It Does Make a Difference

Who Your Friends Are

Text: Nehemiah 11:4




In Nehemiah 11, there are only two tribes of Israel who are restored from Babylonian captivity.  These are the tribes of Judah and Benjamin.  We might understand why God restored Judah, because that was the tribe Christ would be born from.  We might say that God had to restore Judah in order to fulfill His promise for the coming Messiah.  This is error because God could have given the promised Messiah when Israel wasn't in the promised land, just as long as the prophecies concerning Christ were fulfilled.


Deut 27:11-13 - When Israel first came into the promised land, all the tribes were together, each in its own respective place, obeying the commands of God and Moses.  This didn't last long, however.  We will find that each of the tribes go sour at one point or another.  But not all the tribes stay sour.


Joshua 18:11 - The dividing of the land between Judah and Benjamin.  The tribes of Israel are all together at this point, and the description of the dividing of the land involves Joshua chapters 13-22.


Judges 10:8,9 - When the Ammonites appeared to fight against Judah and Benjamin and Ephraim, all Israel was distressed.  This shows us that the tribes were all together at this point.


Judges 20:18 - When the tribe of Benjamin wandered from the commands of God by allowing homosexuals and other abominations, God send Judah to judge her.  According to Judges 21:15, all Israel repented because God made a breach in the tribes of Israel by separating Benjamin.  They got things as right as they could, but this seems to be a beginning of the "partnership" between Judah and Benjamin.


I Chron 12:1-16 - I would consider this the very beginning of the union of Judah and Benjamin.  When David was living in Ziklag for fear of Saul, there came unto him certain people from the tribes of Benjamin and Judah.  It is most remarkable that some Benjaminites turned against Saul toward David, because Saul was from the tribe of Benjamin.  But if these people are going to follow God, they must turn from Saul.  Another point is that these Benjaminites understood the problems of leadership like no other tribe would.  They had experienced its problems and benefits personally, so they knew first hand.


I Kings 12:21,23 - (See verses 21-24) - Rehoboam (King of the Southern tribes of Judah and Benjamin) and Jeroboam (King of all the other tribes, the Northern tribes) are going to fight, but God said NO!  Judah and Benjamin are mentioned specifically, and the remnant of the people.  This seems to mark the beginning of the time when Benjamin and Judah are separated from the remaining ten tribes.  It should be noted that this thing was from the Lord (verse 24).  Judah doesn't have the birthright because of merit, but grace.  So it is with Benjamin.  That tribe is with Judah because the thing is of the Lord, by GRACE.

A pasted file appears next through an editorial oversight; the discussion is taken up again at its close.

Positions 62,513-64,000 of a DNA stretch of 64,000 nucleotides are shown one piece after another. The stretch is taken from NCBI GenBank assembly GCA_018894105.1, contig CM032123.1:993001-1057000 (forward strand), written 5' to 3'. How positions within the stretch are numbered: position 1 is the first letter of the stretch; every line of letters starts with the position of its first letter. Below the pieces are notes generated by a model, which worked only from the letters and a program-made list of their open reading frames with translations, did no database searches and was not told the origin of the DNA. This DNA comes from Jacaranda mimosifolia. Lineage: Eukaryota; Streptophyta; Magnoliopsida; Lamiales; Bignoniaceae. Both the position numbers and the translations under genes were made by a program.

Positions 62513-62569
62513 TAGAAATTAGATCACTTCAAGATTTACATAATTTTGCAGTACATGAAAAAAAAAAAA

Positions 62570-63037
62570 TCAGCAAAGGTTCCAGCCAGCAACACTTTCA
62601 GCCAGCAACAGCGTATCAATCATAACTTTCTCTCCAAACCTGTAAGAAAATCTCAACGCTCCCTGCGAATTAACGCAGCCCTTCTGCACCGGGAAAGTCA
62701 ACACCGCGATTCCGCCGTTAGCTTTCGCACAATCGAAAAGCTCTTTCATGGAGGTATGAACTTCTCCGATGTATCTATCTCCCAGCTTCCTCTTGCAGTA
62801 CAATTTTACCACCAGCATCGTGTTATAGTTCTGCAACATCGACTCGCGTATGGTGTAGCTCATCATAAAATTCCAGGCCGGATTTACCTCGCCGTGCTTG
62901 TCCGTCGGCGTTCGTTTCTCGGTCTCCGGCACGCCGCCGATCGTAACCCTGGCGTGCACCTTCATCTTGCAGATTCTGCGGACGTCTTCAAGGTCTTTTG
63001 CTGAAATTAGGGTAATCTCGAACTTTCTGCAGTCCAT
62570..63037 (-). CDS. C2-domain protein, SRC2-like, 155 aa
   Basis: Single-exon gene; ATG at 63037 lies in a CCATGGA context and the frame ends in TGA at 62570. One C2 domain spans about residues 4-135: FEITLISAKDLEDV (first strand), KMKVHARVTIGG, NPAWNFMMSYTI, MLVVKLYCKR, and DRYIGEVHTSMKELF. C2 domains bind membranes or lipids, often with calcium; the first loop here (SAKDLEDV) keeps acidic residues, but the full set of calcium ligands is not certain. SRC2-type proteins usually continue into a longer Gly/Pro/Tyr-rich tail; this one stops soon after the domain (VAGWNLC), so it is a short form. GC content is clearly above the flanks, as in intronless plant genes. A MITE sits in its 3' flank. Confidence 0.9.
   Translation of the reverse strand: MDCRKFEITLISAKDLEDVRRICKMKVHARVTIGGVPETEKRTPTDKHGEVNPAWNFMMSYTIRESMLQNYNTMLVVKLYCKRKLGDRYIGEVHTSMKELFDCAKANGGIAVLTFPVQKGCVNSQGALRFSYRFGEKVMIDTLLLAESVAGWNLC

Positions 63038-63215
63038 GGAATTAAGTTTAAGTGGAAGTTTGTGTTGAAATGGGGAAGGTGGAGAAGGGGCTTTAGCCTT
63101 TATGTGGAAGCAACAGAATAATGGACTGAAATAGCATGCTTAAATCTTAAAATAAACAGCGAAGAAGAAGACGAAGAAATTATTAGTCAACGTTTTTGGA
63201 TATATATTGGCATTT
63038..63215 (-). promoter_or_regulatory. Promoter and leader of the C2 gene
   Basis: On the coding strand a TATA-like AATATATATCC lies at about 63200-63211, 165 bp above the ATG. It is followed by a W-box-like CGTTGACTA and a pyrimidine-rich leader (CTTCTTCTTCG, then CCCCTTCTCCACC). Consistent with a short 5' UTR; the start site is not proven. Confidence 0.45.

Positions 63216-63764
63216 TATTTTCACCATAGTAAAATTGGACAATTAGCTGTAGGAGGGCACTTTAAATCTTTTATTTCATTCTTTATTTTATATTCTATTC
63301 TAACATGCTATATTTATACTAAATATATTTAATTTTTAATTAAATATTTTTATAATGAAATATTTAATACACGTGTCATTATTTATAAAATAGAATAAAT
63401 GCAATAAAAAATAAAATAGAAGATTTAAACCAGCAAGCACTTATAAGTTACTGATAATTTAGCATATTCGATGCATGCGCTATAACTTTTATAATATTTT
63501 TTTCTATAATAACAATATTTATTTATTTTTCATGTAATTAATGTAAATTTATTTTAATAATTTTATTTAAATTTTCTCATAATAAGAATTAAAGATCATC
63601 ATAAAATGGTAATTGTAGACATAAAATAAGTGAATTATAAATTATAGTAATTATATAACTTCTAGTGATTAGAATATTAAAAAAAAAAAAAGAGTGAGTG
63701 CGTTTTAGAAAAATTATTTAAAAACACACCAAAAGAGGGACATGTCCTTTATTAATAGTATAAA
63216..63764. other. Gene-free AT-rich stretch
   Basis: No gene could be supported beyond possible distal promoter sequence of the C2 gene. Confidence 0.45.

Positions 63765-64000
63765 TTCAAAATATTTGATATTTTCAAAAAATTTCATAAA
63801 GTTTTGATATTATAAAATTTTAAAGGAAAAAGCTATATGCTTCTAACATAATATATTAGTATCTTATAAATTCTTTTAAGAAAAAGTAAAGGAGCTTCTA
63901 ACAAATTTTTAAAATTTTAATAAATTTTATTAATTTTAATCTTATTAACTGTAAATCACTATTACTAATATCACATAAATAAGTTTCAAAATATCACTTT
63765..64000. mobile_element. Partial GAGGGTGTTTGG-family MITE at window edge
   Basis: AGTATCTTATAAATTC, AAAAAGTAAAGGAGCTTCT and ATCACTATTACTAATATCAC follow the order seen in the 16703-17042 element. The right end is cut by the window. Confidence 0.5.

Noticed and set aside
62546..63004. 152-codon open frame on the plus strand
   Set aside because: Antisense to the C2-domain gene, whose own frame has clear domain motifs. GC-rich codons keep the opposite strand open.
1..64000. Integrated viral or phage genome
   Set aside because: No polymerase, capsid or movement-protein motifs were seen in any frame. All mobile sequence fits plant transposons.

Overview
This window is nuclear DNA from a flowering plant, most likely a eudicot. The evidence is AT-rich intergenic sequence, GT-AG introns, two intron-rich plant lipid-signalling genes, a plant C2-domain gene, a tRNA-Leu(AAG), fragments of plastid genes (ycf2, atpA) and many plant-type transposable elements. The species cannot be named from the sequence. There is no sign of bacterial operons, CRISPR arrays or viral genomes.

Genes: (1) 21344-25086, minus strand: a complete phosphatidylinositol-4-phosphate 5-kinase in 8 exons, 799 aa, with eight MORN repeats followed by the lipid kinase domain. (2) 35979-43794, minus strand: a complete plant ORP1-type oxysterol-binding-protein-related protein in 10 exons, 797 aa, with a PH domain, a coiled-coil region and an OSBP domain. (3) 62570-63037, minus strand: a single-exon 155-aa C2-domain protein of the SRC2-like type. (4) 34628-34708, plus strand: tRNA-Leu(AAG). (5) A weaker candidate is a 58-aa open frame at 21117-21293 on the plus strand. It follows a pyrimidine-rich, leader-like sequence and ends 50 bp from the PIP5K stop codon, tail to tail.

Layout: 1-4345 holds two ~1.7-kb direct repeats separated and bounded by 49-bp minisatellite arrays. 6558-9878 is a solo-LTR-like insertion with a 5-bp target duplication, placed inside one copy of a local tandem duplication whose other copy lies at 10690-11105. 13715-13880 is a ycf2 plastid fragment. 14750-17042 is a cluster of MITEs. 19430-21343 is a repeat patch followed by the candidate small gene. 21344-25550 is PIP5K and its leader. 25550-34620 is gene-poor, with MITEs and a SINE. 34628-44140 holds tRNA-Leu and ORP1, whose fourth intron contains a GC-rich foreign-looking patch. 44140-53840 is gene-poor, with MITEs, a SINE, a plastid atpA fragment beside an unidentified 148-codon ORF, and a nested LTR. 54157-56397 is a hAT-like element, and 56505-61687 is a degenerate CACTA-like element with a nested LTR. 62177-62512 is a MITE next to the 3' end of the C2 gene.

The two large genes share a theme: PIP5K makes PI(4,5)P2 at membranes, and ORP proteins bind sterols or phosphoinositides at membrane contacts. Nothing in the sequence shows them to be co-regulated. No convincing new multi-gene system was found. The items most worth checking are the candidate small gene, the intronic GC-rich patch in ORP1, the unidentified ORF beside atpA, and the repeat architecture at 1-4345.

II Chron. 11:1-4 - The house of Benjamin and Judah (King Rehoboam) were gathered together to fight the house of Israel (King Jeroboam).  God said NO!


II Chron 11:23 - Rehoboam scattered his children throughout the tribes of Judah and Benjamin in the fenced cities he had built.  This continues to show how the friendship between these two tribes increased as time rolled by.


I Kings 15:16-22 - The separation between the northern and southern tribes grows wider under the rule of Asa (King of Judah) and Baasha (Kings of Israel).  Asa hired Benhadad, King of Syria, to help him fight Baasha, who was building the city of Ramah to stop any from going from Israel to Judah.  When Baasha understood what Asa had done, he stopped building Ramah and returned home.  Asa took the building material at Ramah, and used them to construct Geba, a city of Benjamin.


II Chron 14:8 - Asa's army consisted of 300,000 from Judah and 280,000 from Benjamin.  When armies merge into one, you can be sure not only are the chief aims of the tribes are one, but the individuals share this philosophy.  II Chron 11:5-12 - (verse 10 and 12) Rehoboam build cities in Judah and Benjamin, strengthening himself against the northern tribes.



II Chron. 15:2,8,9 - God declared openly that He would help Judah and Benjamin as long as those tribes stayed with Him.  This greatly encouraged Asa, and he cleansed idols from the tribes.  Many people from the Northern kingdom followed Asa when they saw that God was with him.


II Chron. 25:1-5 - (verse 5) - When Amaziah, king of Judah began to reign, he served the Lord and the Lord allowed him rebuild parts of Judah.  His army consisted of 300,000 soldiers from Judah and Benjamin.  Here, again, Judah and Benjamin are together.


II Chron. 31:1, During the days of Hezekiah, Judah and Israel celebrated the Passover together.  Shortly after the Passover, all Israel went into the cities of Judah, Benjamin, Ephraim, and Manasseh and destroyed all the idols and symbols of false worship.  This shows us that even though Judah and Benjamin are the chief recipients of God's grace, anybody that wants to humble themselves to serve God can freely join themselves to the servants of God.


II Chron. 34:9 - (1-13) - Josiah, king of Judah, did much to return all Israel to the worship of God.  When money was made available for the repair of the temple of God, it came from these sources: (1) Mannaseh and Ephraim, (2) of all the remnant of Israel, and (3) Judah and Benjamin.  Notice the three categories of givers.


Psalms 68:27 - Here God puts Judah, Benjamin, Zebulun and Naphtali together.


The following passages speak of Judah and Benjamin, but it must be remembered that the northern tribes have gone into Assyrian captivity and are not with Judah and Benjamin.

Ezra 1:5, 4:1  10:9

Neh. 11:4,36  12:34

Jer. 17:26,  32:44,  33:13

Ezk. 48:22